There was a time when artificial intelligence (AI) was the stuff of science fiction writers. Many readers around the world, including me as a young boy, were tantalized by the possibility of a machine that could someday simulate—or even achieve—consciousness. Some people dreamily imagined a world in which intelligent robots did most of the work on earth and gave rise to an ethical source of cheap labor and a utopia for humankind. Others feared the sentient machines could become hostile, with something like a mind or “being” emerging from mere circuitry, metal and synthetic skin. Regardless, scientists, engineers, writers and readers alike understood that the rise of AI would change everything. Decades later, it has.
AI Has Brought About Dramatic Changes
AI is now used daily all over the world, thankfully without the dire consequences—or utopian outcomes—envisioned by some of its pioneers. Instead, we have useful, practical instances of artificial intelligence, such as smartphone applications, fraud detection, self-driving vehicles and more. The numerous tangible uses for AI have transformed the business and technology landscape in a short time and will continue to expand. In fact, in a recent press release, IDC estimated that the market for AI hardware, software and services will expand more than 16% in 2021, reaching over $327 billion. That estimate grew to over $500 billion by 2024.
Everyone Wants a Piece of the AI Pie
With a seemingly endless list of new use cases, businesses are busy putting AI to work to make operations more efficient, reduce manual effort through automation and leverage AI’s enormous analytical power to create new revenue streams. Bigger corporate budgets for AI have led to a flood of new technology vendors rushing to get a piece of the AI pie. Everyone from small providers of niche solutions to multinational software vendors are clamoring to be included—whether they offer true artificial intelligence or not. Marketing materials are being published, email campaigns executed and flashy presentations given to woo crucial decision-makers. Some vendors are even beginning to use the “.ai” domain extension in their website addresses to signify their specialization in AI, though it actually just signifies the Caribbean country of Anguilla.
This frenzied environment surrounding AI creates significant confusion, making it hard for decision makers to understand the underlying technology well enough to see through the hype. At its core, AI is a technology involving advanced mathematics and computer programming. As such, understanding it can be challenging even if all the concepts and terms were defined exactly and used consistently by vendors. Spoiler alert: they are not. The fact that even the term “AI” is used to refer to different things, not all of which involve artificial intelligence at all, compounds the challenge.
AI Can Be Transformative for Supply Chains
Of all the functional areas of a business where AI investments can yield high returns, supply chain stands out. Exceedingly complex, this mission-critical part of every business is driven by data and communication flowing upstream and downstream to and from the company. A single finished product can have tens of thousands of components sourced from many regions and many suppliers. It may have been manufactured in one place, then carried by third-party logistics (3PL) providers across many borders and jurisdictions involving various regulatory obligations and customs duty considerations, only to then be stored in warehouses with differing documentation and tax requirements. The product may finally be sold through channel partners around the world under contracts with diverse and specific clauses, the minute details of which must be meticulously tracked.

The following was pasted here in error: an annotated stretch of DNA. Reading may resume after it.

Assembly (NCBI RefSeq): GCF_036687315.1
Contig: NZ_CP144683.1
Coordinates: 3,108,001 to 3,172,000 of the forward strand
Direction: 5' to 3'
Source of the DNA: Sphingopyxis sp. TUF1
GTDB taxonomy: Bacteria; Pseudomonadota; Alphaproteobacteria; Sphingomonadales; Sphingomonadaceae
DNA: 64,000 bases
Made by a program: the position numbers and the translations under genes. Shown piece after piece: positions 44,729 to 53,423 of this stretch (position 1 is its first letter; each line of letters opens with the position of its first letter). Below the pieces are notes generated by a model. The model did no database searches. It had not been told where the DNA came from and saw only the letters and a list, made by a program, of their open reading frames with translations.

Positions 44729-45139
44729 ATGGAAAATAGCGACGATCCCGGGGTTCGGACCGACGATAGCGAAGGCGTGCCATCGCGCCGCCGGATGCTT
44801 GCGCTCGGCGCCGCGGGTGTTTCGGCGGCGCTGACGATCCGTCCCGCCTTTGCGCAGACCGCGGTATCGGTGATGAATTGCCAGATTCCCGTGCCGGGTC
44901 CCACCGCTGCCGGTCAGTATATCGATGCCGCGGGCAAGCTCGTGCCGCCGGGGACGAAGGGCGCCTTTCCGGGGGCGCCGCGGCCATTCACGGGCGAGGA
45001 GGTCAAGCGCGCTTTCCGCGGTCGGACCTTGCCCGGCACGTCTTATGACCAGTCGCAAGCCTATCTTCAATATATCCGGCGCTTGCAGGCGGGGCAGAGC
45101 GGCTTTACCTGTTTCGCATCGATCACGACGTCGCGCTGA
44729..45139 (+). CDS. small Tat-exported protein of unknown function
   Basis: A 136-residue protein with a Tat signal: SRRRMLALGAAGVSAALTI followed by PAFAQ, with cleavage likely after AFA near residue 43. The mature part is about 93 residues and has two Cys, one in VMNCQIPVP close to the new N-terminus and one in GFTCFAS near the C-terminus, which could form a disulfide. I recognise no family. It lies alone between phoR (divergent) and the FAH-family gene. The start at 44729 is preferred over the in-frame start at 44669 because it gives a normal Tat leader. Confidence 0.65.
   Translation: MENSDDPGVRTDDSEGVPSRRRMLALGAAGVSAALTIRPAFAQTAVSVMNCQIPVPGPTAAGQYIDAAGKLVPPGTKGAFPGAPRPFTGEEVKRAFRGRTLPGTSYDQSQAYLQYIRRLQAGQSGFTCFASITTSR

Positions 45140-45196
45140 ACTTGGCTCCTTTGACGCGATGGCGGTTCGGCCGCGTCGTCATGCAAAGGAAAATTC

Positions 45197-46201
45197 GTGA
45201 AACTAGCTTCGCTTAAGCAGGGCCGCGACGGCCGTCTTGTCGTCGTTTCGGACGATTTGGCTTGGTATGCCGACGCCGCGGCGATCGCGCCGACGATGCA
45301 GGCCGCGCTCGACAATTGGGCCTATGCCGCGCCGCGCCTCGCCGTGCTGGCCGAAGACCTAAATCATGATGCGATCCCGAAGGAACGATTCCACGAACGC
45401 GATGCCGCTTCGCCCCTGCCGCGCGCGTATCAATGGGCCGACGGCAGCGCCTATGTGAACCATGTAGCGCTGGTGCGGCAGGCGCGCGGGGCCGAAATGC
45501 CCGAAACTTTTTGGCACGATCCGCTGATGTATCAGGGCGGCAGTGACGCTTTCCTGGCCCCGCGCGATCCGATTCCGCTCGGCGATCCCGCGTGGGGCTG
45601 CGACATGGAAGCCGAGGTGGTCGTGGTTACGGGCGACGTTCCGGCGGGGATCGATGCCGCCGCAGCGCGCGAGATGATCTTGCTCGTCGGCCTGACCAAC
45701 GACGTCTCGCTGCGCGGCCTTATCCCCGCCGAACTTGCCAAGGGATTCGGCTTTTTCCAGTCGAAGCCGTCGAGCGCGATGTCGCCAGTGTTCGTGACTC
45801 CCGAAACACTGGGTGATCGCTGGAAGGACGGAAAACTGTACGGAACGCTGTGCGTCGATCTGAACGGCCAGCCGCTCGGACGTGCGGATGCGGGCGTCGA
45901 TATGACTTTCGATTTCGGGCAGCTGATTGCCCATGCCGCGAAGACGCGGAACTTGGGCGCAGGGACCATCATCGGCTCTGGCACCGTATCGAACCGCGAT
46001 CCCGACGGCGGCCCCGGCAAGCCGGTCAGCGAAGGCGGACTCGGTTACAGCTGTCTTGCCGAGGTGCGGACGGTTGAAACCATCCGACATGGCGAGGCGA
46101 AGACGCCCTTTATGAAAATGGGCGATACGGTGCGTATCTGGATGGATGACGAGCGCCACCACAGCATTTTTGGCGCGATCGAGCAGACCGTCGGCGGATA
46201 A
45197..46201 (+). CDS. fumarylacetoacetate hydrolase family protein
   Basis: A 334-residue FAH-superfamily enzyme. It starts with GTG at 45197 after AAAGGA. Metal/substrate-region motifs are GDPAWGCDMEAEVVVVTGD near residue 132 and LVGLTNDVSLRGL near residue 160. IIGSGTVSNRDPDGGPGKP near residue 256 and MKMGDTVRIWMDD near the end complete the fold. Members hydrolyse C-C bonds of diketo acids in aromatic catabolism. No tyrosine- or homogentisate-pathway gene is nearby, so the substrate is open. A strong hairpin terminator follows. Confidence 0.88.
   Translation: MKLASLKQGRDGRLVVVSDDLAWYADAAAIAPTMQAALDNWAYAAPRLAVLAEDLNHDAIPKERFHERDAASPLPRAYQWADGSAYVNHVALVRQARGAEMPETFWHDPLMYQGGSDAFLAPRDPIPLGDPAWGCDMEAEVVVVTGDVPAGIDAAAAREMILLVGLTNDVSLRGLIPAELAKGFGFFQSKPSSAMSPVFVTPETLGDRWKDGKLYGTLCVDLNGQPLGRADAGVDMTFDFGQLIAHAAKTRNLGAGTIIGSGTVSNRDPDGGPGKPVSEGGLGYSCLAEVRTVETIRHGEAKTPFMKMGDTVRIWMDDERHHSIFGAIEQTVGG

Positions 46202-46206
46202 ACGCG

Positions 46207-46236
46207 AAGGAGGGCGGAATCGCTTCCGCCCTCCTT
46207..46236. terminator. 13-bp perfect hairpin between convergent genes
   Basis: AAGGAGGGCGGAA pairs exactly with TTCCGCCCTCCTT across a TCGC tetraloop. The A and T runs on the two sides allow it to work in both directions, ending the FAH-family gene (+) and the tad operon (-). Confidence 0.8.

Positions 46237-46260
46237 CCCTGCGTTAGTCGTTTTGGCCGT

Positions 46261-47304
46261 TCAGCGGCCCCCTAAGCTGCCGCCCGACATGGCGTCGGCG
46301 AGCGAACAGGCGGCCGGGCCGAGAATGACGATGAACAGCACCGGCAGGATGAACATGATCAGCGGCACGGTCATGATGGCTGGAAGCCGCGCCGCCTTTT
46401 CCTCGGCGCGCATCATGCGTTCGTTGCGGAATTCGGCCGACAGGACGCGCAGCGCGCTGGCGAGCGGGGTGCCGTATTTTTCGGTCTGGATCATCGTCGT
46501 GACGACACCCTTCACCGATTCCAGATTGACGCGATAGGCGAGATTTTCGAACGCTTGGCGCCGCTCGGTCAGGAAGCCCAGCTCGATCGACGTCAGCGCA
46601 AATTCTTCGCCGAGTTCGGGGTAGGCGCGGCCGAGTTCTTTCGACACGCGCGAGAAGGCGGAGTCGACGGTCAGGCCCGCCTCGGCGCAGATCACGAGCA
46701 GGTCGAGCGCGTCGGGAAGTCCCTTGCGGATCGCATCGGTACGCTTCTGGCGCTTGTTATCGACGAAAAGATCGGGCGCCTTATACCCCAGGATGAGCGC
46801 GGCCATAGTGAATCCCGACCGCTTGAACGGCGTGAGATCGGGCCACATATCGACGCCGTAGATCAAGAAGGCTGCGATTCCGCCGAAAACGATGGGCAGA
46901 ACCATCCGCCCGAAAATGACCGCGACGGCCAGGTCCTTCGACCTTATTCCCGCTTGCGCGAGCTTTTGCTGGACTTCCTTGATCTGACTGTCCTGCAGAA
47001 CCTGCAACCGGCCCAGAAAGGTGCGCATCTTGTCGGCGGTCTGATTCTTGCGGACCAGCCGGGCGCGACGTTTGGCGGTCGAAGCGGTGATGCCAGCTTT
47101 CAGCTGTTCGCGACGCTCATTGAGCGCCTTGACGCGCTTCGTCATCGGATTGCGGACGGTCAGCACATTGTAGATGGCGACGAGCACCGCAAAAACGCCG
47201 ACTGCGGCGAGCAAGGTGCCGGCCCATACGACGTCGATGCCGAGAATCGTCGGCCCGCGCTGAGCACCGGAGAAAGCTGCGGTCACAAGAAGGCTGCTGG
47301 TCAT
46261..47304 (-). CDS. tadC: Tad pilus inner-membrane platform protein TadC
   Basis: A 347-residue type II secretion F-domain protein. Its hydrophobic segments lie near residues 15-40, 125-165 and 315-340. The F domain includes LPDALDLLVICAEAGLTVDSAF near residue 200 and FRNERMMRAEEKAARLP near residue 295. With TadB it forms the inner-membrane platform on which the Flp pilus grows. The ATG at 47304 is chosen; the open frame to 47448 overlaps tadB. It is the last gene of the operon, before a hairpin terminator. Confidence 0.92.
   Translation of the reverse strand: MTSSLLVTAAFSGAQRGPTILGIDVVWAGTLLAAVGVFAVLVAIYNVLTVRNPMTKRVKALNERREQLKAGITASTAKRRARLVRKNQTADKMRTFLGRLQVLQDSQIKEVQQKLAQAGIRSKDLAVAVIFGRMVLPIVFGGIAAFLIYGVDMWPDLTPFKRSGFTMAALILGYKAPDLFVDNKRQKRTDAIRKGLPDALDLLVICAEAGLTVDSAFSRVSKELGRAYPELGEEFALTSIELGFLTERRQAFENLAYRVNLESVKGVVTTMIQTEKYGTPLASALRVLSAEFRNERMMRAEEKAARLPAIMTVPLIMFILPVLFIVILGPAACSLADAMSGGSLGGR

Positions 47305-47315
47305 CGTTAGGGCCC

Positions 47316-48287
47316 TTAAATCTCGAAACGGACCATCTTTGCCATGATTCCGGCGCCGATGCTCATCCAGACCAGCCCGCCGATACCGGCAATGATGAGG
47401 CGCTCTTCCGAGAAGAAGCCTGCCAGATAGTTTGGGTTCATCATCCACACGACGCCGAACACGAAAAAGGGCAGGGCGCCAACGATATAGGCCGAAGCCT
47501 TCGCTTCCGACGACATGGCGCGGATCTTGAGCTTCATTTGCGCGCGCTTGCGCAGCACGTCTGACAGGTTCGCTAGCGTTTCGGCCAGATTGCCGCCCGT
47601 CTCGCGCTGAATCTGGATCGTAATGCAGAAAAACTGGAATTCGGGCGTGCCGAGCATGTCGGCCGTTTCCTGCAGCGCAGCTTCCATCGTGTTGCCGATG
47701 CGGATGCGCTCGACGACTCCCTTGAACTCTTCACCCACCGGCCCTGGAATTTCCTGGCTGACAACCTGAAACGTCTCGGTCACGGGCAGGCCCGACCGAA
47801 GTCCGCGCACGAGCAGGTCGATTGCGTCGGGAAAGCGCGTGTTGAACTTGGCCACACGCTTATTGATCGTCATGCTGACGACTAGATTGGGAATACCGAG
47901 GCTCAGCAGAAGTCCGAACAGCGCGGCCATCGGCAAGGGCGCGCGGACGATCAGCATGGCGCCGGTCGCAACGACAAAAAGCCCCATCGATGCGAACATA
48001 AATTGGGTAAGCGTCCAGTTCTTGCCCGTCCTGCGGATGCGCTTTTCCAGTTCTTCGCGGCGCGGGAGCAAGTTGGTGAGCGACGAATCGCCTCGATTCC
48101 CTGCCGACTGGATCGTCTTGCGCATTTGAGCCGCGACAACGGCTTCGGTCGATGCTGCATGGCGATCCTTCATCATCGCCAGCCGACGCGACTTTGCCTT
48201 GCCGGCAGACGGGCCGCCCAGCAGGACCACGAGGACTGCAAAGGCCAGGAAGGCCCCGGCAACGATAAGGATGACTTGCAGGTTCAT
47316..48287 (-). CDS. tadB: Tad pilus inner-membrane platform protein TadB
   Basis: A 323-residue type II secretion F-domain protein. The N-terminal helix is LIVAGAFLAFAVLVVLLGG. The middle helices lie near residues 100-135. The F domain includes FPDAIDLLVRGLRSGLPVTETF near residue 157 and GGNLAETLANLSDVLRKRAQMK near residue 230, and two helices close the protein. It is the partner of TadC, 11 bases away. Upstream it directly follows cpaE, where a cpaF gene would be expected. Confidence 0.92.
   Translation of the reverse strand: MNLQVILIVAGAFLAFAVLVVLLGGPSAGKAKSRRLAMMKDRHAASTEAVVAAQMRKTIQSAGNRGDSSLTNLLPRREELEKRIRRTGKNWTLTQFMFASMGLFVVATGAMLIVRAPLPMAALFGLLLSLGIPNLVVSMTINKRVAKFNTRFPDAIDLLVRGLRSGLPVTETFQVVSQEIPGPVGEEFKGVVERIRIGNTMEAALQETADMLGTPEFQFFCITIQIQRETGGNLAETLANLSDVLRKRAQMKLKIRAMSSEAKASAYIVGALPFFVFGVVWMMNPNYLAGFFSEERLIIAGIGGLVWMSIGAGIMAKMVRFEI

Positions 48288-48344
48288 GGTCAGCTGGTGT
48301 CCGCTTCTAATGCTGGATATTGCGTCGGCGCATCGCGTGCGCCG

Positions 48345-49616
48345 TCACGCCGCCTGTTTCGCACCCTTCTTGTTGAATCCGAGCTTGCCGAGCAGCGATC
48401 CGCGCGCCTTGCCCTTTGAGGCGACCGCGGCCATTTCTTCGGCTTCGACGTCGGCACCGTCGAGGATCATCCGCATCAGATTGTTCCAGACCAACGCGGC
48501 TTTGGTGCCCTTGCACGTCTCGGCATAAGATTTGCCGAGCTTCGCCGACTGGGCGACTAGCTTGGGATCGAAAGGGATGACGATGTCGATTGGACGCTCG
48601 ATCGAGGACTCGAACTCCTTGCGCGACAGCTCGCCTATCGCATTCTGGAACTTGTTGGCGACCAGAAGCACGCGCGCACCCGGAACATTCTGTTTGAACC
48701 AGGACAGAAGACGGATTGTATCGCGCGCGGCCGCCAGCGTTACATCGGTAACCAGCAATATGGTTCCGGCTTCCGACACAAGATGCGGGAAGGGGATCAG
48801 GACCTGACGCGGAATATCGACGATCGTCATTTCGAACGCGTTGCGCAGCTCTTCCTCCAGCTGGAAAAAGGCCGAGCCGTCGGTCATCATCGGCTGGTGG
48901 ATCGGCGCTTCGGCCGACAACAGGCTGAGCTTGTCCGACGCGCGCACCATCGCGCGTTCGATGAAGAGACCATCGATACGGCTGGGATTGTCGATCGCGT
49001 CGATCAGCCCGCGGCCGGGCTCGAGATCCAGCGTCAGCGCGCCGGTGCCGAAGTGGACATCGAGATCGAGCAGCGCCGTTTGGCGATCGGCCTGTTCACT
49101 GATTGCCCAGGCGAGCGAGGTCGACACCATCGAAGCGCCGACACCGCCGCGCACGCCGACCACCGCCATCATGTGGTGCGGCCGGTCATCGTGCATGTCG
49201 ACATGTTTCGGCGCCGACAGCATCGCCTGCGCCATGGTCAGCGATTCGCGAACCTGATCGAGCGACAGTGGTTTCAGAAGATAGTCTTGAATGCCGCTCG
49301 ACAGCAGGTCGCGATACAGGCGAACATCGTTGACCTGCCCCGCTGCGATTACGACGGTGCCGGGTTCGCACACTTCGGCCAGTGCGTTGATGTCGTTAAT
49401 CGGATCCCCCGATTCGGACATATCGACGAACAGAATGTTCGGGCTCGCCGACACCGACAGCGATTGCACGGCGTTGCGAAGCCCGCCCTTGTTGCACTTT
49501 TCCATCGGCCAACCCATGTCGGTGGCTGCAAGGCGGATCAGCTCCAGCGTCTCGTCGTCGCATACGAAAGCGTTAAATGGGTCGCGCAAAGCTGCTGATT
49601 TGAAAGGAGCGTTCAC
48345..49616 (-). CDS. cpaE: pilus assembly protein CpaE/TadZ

Does that summary seem complicated? Most business leaders would recognize that even those steps are drastically oversimplified compared to the reality of running today’s supply chains. In an era in which each of these supply chain events is supposed to happen “just in time,” the potential value of AI to help orchestrate processes and synchronize all stakeholders is clear. The supply chain is simply too complex and time-sensitive for true just-in-time operations to be managed manually. To complicate things further for decision makers, gathering and analyzing data to optimize future decisions takes even more sophisticated capabilities compared to merely executing a previously-specified supply chain plan.
Specific Criteria Define the Right AI for Supply Chain
What if there were an easy-to-read guide that explains basic AI concepts and shows how the technology works specifically in the supply chain? What if there were a series of incisive, business-oriented questions for leaders to ask as they evaluate AI vendors? That’s what technology experts at E2open recently put together.
The Artificial Intelligence Buyer’s Guide takes the mystery out of AI:
- Walks you through the little-known secrets surrounding AI
- Breaks down the technical terms used by the experts and puts them into business language with a focus on value
- Offers real-world examples of AI being used to address challenges and create new opportunities within the supply chain
- Suggests many practical buyer’s tips that enable decision makers to open the black box of AI and look inside with confidence and understanding
In future blog posts, I’ll be exploring the Artificial Intelligence Buyer’s Guide in more detail and unpacking some of its key concepts—especially how AI relates to data and the fundamental question of what constitutes AI in the first place. In the meantime, I hope you’ll explore the paper yourself to cut through the hype and better understand how you can make AI work in your supply chain.